Surrogate Insurance – Creative Family Connections


When your surrogate is pregnant, she will need her own insurance to cover the pregnancy and delivery. It is part of our due diligence during the pre-screening process to connect you with an insurance agency who specializes in the field of assisted reproductive technology insurance. We at CFC are not insurance experts and cannot tell you what to do in regard to selecting a policy for your surrogate, but we will help coordinate your communication with insurance experts who are better suited to provide you with guidance and assistance. They are not our subcontractors, and they will work directly for you. ​

If your surrogate has insurance of her own, we will send her policy to the insurance experts for a review. They will advise as to whether her own existing policy is likely to be usable for a surrogacy, and will likely recommend a backup policy. In such a case, the GC will receive the full base rate for her state of residency, and will continue to pay her own premiums.

If her insurance is not usable, or should she not have insurance at all, the insurance experts will recommend that you purchase a private insurance policy to cover the pregnancy. In this case, you will pay the premiums, but your GC’s base fee will be reduced by $5,000 to help offset the expense.


The cost to cover your GC’s pregnancy and delivery expenses will vary from case to case, based on the terms of her particular insurance policy. That said, we are able to provide some examples of typical cases that we might encounter in theory:

“Sue” has private insurance policies through her employer that covers pregnancy, and the insurance experts deem her policy likely to be usable for surrogacy. As with most self-funded policies, the insurance experts advise that a backup insurance policy be purchased by her IPs. The cost for a backup policy is approximately $3,000.

For this example, let’s assume the following:

  • Sue’s policy has a deductible of $5,000.
  • Co-pays and miscellaneous non-covered expenses will total ~$1,000 over the course of the journey.

In this particular case, Sue’s usable insurance would end up costing her IPs around $9,000. If her deductible was substantially higher or lower, the total would adjust accordingly. i.e., if her policy had a $2,500 deductible, her usable insurance would end up costing her IPs around $6,500. If she had a $10,000 deductible, her insurance would end up costing her IPs around $14,000.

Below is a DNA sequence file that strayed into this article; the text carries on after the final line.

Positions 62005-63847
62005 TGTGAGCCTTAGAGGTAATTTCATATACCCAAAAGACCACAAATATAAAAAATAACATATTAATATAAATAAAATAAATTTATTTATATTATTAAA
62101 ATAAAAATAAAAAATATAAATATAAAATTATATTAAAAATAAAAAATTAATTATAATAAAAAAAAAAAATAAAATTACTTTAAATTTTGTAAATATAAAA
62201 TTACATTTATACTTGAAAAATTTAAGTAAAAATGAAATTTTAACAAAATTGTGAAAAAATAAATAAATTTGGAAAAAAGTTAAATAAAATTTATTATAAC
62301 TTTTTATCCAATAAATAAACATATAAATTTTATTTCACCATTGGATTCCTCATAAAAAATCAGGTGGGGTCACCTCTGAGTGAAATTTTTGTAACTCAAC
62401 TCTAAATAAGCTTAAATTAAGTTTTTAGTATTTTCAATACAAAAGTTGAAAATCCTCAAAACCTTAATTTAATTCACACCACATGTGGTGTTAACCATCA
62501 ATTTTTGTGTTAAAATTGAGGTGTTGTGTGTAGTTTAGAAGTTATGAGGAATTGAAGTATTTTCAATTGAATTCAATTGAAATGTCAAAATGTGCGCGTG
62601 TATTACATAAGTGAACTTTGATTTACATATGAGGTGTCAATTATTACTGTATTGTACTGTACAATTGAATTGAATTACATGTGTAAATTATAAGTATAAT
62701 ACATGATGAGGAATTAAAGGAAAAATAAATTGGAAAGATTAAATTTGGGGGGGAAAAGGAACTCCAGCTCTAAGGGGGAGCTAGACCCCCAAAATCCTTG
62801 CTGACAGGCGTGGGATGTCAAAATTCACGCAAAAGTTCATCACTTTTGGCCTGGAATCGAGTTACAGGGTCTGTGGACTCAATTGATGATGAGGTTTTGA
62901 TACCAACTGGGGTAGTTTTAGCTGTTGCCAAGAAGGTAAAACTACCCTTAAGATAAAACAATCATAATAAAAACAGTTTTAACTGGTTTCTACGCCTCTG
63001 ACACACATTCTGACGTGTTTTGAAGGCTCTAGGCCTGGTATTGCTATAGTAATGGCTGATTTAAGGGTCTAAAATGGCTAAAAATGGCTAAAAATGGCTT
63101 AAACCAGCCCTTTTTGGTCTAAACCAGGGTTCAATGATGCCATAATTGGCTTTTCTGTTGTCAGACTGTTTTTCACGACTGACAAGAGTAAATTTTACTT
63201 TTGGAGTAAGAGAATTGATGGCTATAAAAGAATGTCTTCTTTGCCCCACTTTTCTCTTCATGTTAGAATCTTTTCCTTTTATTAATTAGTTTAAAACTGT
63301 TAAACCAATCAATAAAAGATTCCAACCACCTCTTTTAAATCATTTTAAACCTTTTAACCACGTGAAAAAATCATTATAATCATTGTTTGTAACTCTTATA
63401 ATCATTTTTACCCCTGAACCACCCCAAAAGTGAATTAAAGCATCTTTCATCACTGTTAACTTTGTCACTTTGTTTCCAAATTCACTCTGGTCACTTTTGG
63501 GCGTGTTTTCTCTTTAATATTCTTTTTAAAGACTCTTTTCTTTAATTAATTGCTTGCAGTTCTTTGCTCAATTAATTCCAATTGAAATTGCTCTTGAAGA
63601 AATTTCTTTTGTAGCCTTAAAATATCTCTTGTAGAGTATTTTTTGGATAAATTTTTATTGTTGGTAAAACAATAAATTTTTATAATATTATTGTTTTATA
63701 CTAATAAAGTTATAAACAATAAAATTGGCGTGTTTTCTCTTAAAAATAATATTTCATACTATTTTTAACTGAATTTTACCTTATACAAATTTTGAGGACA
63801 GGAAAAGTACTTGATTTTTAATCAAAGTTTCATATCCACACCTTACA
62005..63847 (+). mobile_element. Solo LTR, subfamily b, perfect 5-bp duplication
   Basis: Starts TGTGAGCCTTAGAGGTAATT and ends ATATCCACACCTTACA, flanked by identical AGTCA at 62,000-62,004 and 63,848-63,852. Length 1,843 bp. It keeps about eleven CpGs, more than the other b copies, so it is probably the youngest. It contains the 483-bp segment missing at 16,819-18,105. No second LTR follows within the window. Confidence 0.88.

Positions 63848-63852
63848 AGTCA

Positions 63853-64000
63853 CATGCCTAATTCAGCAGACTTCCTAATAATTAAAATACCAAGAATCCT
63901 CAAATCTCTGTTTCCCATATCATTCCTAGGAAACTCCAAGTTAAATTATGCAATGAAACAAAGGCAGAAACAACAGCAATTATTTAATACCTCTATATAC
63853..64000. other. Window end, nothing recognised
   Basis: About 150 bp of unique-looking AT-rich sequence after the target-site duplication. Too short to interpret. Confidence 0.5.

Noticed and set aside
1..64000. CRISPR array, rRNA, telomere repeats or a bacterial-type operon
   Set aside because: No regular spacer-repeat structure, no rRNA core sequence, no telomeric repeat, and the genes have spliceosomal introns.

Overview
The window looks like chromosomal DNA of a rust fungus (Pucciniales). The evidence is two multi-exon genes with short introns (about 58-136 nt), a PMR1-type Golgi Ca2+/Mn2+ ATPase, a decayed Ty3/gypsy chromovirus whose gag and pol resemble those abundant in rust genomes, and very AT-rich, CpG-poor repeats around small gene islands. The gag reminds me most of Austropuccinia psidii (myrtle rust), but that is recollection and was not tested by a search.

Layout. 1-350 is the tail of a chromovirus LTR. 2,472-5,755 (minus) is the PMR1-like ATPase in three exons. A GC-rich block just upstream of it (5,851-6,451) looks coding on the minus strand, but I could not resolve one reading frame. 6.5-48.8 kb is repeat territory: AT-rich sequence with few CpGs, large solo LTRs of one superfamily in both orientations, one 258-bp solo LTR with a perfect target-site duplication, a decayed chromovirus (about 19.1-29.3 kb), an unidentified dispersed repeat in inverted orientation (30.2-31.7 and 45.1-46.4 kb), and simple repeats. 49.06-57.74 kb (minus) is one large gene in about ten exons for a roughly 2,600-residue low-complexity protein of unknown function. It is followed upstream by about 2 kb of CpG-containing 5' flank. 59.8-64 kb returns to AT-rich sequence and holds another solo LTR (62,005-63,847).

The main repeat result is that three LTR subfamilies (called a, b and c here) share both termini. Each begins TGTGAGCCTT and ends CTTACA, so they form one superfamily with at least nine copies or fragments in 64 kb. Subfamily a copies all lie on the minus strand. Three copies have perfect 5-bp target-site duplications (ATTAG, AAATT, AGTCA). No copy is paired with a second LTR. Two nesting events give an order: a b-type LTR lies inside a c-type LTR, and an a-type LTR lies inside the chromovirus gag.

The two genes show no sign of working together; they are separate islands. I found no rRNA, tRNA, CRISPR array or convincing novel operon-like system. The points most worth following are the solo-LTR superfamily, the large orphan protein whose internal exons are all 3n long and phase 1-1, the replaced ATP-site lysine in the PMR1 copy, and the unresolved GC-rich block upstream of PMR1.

Sue would receive the full base amount for her state of residency, because her existing insurance is usable.

In the unlikely event that Sue’s insurance is denied during the surrogacy and the backup policy has to be activated, the cost for the backup policy would then be around $25,000 to cover the pregnancy. We have never had a Client who has needed to activate a backup policy, but insurance is always changing, and there are never any guarantees.

“Sue” has private insurance that the experts determine is not usable for surrogacy. Her IPs must then decide on an outside policy to purchase for Sue.

For all of the options listed below, Sue’s base rate would be reduced by $5,000 because she does not have usable insurance.

Options include:

A United Family (UFI) policy is another option for GC pregnancy coverage. The enrollment fee is $3,000. The premiums total $10,350. There is a $15,000 deductible, bringing the total cost to $28,350 for the standard plan. (GCs meeting certain criteria may qualify for the premium plan, which is about $3,000 less.)

  • No network – open to all providers
  • Up to six medically necessary ultrasounds per child
  • Maximum allowance of $500,000 per GC, per pregnancy
  • Does not include coverage for major medical

The option may still exist for GCs to enroll in an ACA-compliant policy through the Marketplace during the open enrollment period in the fall. This strategy, however, is subject to ongoing shifts in the US insurance Marketplace following the change in Administrations.

ACA policies range in cost, but, on average, a typical ACA policy might have premiums of $700 per month, and a $5,000 deductible. For 15 months, premiums would total $7,500, plus the cost of a backup policy ($3000) plus the deductible of $5,000. In such a case, the ACA policy would end up costing around $15,500 for a typical journey.

Uncertainty in the Marketplace guarantees that a backup policy will be indicated if this option is selected, as no one can guarantee how the US insurance market will change and shift in the coming months. ​

CFC does not employ insurance experts, and our team does represent themselves as such. We will put you in touch with insurance experts who can walk you through the options available for your particular case. Only you can decide which option is right for your case.

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